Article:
Pundits the globe over are seeing Warren Buffett’s rejection of Walmart as symptomatic of a broader malaise in traditional retail, embattled as it is by rocketing online sales.
“It is a big, big force,” he pronounces in doom-laden tones, “and it has already disrupted plenty of people and it will disrupt more.”
He avers that many businesses have worked out neither how to cash in nor how to counter it, a view which no doubt informed his Walmart decision.
Brick and mortar retailers had better figure out, and fast, how to compete with the online version or the carnage will continue.
Plush is one of the strongest growth categories for news agencies.
Stationery sales at news agencies dropped markedly in the pre-Christmas period according to the latest “benchmark survey” by news agency owner and commentator Mark Fletcher.
Fletcher, a director of franchise group newsXpress and software company Tower Systems, says the December 2016 quarter for traditional news agencies was “dreadful” with 85% of surveyed businesses reporting a decline in stationery sales with the average decrease being 2,7%.
The latest survey covered 171 news agencies – large and small, city and country, shopping centre and high street and from all Newspower, the various versions of Nextra and newsXpress as well as independents.
The overall results:
- Customer traffic – 67% of news agents report average decline of 2.6%;
- Overall sales – 63% reported an average revenue decline of 3.6%;
- Basket depth – 65% report a 1.2% decrease in basket size;
- Basket dollar value – 67% report a decrease in basket value of 2.1%; and
- Discounting – 27% of respondents use a structured loyalty offer such as points or some other discount.
Benchmark results by key departments:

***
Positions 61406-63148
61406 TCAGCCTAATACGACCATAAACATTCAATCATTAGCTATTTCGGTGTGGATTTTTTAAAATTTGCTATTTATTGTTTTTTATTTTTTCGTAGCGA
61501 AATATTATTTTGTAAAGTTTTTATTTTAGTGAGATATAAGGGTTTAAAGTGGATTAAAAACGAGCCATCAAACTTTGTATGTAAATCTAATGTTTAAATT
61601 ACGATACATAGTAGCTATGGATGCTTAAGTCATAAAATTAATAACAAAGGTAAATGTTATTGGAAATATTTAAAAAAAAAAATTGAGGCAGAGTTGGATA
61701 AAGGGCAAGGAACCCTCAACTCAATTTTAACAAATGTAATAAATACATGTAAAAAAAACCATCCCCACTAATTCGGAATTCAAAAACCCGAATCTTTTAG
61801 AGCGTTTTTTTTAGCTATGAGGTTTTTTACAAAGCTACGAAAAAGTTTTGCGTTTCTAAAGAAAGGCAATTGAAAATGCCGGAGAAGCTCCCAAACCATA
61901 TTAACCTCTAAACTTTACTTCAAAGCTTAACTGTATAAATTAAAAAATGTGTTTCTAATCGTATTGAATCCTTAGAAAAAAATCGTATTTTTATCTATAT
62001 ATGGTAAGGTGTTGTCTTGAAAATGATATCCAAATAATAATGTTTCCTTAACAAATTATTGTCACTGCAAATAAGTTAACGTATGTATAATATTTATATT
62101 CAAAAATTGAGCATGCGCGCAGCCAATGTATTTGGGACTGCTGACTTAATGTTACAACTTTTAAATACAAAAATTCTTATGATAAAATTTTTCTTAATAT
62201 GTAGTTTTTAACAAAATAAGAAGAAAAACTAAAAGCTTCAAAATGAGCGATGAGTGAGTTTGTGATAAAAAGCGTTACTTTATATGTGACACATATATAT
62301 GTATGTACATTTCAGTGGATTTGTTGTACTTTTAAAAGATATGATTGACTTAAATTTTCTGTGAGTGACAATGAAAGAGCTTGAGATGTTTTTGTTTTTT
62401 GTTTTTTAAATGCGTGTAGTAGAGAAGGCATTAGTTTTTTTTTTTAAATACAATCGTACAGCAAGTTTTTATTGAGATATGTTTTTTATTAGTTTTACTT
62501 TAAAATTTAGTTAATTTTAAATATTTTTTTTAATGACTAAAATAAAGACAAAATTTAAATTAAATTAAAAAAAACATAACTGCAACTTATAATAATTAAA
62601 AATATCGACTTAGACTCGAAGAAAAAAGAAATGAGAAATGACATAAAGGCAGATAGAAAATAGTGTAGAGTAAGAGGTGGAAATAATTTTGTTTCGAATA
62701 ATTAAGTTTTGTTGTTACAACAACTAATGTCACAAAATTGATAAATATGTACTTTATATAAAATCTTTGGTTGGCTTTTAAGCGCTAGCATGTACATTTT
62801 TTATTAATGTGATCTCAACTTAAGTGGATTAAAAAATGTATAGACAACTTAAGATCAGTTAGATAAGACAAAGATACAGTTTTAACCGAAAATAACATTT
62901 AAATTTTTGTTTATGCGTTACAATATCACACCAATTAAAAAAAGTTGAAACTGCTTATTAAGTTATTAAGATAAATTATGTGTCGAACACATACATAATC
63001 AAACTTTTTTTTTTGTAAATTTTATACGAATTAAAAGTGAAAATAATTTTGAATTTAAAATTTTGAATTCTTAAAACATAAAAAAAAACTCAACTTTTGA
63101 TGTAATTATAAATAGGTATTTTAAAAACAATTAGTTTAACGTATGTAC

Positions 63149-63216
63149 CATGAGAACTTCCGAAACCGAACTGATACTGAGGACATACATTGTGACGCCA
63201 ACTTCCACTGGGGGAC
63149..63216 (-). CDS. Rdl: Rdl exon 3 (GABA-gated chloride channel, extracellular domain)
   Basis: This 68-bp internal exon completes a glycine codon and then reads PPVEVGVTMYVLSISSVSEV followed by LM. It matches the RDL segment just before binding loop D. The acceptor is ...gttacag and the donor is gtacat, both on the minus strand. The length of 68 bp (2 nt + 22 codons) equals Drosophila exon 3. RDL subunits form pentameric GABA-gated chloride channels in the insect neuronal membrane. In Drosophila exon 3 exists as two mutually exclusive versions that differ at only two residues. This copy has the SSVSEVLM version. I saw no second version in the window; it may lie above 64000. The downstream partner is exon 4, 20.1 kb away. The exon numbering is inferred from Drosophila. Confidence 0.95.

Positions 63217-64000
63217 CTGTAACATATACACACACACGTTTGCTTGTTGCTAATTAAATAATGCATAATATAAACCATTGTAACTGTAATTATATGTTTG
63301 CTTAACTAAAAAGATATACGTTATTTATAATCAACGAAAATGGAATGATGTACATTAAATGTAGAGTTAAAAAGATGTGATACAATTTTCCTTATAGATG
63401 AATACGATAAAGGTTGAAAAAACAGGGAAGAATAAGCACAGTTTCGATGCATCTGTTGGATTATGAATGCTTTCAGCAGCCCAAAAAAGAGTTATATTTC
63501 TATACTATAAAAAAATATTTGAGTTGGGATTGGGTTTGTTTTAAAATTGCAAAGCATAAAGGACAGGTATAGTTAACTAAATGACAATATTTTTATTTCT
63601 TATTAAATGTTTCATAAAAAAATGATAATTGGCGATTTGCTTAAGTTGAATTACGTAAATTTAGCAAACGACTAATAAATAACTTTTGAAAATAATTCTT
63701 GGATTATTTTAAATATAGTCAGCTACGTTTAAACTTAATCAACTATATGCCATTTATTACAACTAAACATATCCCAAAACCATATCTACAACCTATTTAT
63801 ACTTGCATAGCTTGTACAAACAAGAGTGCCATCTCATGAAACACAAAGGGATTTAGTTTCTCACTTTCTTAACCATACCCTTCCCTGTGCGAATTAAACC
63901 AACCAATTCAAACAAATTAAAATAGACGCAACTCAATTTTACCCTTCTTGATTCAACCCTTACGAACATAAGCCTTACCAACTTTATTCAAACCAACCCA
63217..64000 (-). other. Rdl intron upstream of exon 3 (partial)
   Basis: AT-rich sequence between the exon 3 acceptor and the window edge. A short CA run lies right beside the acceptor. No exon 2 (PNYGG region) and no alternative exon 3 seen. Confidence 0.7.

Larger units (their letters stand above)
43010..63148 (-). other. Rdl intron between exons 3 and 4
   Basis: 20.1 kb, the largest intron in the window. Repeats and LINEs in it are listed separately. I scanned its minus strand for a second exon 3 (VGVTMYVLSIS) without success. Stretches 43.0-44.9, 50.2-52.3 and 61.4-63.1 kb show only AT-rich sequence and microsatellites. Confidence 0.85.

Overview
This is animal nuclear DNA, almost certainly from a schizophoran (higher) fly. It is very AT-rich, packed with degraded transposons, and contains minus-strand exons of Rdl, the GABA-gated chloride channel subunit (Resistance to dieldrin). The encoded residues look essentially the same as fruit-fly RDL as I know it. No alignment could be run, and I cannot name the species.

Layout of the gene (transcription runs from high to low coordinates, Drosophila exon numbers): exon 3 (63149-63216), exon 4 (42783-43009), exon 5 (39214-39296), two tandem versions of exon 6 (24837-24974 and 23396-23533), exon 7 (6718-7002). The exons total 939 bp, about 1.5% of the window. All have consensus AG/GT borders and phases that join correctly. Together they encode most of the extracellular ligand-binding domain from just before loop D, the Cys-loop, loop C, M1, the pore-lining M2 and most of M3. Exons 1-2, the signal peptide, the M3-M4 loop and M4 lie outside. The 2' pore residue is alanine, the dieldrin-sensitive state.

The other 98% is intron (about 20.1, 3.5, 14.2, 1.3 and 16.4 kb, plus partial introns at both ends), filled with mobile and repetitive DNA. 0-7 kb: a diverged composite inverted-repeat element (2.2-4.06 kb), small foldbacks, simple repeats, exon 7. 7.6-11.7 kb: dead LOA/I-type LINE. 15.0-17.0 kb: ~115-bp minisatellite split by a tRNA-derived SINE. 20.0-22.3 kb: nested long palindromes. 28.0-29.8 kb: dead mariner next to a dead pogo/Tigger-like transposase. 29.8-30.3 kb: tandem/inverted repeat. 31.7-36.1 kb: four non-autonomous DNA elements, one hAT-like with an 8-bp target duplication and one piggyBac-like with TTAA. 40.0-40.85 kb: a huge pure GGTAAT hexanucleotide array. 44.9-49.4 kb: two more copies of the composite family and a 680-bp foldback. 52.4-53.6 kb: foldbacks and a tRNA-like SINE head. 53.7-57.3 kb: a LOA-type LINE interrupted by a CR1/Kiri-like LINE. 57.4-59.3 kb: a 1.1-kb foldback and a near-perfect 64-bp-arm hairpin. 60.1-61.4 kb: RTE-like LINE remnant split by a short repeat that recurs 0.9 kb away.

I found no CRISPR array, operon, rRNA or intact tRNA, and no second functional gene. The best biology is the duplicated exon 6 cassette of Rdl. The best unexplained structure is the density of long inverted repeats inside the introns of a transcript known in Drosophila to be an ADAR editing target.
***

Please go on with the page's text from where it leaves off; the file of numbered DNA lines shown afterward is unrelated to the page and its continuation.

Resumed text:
- Magazines – 78% report an average decline in unit sales of 11.7%;
- Newspapers – 81% report average decline in over the counter unit sales of 11.6%;
- Greeting cards – 52% of report average revenue increase of 2%;
- Lotteries – 58% of those with lotteries report average decline of 2% in transactions;
- Stationery – 85% of news agents report a decline, with an average of 2.7%;
- Ink – 22% of stores report ink separately. Of these, 51% reported increase of 2%;
- Gifts – of the 72% with gifts, 74% report average growth of 6.9%;
- Tobacco – pf the 44% with tobacco, 85% report an average decline of 11%;
- Confectionery – of the 51% with confectionery, 60% report an average decline of 4%; and
- Toys – of the 16% with toys, 80% report growth of 6.7%.
On a brighter note, Fletcher says a third of participating news agency businesses doubled gift sales in the December 2016 quarter compared to 2015.
“The most successful news agency in gifts did over $100 000 in gift sales the quarter. This is a regional news agency in a high street situation,” he says. “The most successful news agency in the plush category did over $70 000 in plush revenue in the quarter.”
The share price of Wallmart’s South African subsidiary Massmart fell 4.4% to R111 on Tuesday morning after it reported overall sales growth excluding new stores failed to keep pace with inflation.
Massmart reported sales for the 44 weeks to October 30 excluding new stores was 5.3%, lagging behind product inflation of 6.4%.
Including new stores, sales grew 7.6% to R73.2bn from matching 44 weeks in 2015.
“Sales growth has declined, reflective of the tough trading conditions in SA and, more recently, in most African countries where we have stores,” the company said in its sales update on Tuesday.
“Although slowing marginally food and liquor sales continued to perform well and Massbuild is showing signs of a sales recovery. General merchandise sales remain compromised by low consumer confidence, drought-affected food inflation and higher-priced imported products.”
Massmart splits itself into four divisions.
Fastest sales growth of 10.7% was reported by Masswarehouse which houses the Makro and Fruitspot chains. Excluding new stores, sales growth was 7.5%.
Next was Masscash whose brands include Jumbo, Shield, CBW, Rhino Cash & Carry, Tridant, Saverite and Cambridge Food. It increased by 7.9%. It appears to have closed numerous outlets since same-store sales growth was 8.5%.
Massbuild — which houses Builders Warehouse, Builders Express, Builders Superstore and Builders Trade Depot — grew sales 5.7%. Excluding new stores, sales growth was a more muted 1.1%.
Game and DionWired division Massdiscounters increased sales by 4.6%, but only by 0.5% when excluding new stores.
By Robert Laing for www.businesslive.co.za